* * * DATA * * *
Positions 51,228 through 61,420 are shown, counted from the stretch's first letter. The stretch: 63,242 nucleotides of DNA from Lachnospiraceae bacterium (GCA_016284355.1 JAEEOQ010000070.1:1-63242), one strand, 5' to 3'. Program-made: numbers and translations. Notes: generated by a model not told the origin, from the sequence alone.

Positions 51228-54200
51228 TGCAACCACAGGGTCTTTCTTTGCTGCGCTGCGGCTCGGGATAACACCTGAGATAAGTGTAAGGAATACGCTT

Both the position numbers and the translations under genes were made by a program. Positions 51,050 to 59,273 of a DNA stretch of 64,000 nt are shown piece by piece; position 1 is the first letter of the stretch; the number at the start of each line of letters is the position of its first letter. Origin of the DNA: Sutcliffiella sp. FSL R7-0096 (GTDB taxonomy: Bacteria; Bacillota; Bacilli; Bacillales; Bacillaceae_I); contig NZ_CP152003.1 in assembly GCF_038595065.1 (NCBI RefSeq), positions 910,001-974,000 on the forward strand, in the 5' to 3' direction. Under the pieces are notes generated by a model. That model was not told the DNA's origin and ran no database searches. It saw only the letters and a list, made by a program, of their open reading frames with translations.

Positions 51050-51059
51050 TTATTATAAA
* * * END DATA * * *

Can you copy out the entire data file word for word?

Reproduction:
Positions 51,228 through 61,420 are shown, counted from the stretch's first letter. The stretch: 63,242 nucleotides of DNA from Lachnospiraceae bacterium (GCA_016284355.1 JAEEOQ010000070.1:1-63242), one strand, 5' to 3'. Program-made: numbers and translations. Notes: generated by a model not told the origin, from the sequence alone.

Positions 51228-54200
51228 TGCAACCACAGGGTCTTTCTTTGCTGCGCTGCGGCTCGGGATAACACCTGAGATAAGTGTAAGGAATACGCTT

Both the position numbers and the translations under genes were made by a program. Positions 51,050 to 59,273 of a DNA stretch of 64,000 nt are shown piece by piece; position 1 is the first letter of the stretch; the number at the start of each line of letters is the position of its first letter. Origin of the DNA: Sutcliffiella sp. FSL R7-0096 (GTDB taxonomy: Bacteria; Bacillota; Bacilli; Bacillales; Bacillaceae_I); contig NZ_CP152003.1 in assembly GCF_038595065.1 (NCBI RefSeq), positions 910,001-974,000 on the forward strand, in the 5' to 3' direction. Under the pieces are notes generated by a model. That model was not told the DNA's origin and ran no database searches. It saw only the letters and a list, made by a program, of their open reading frames with translations.

Positions 51050-51059
51050 TTATTATAAA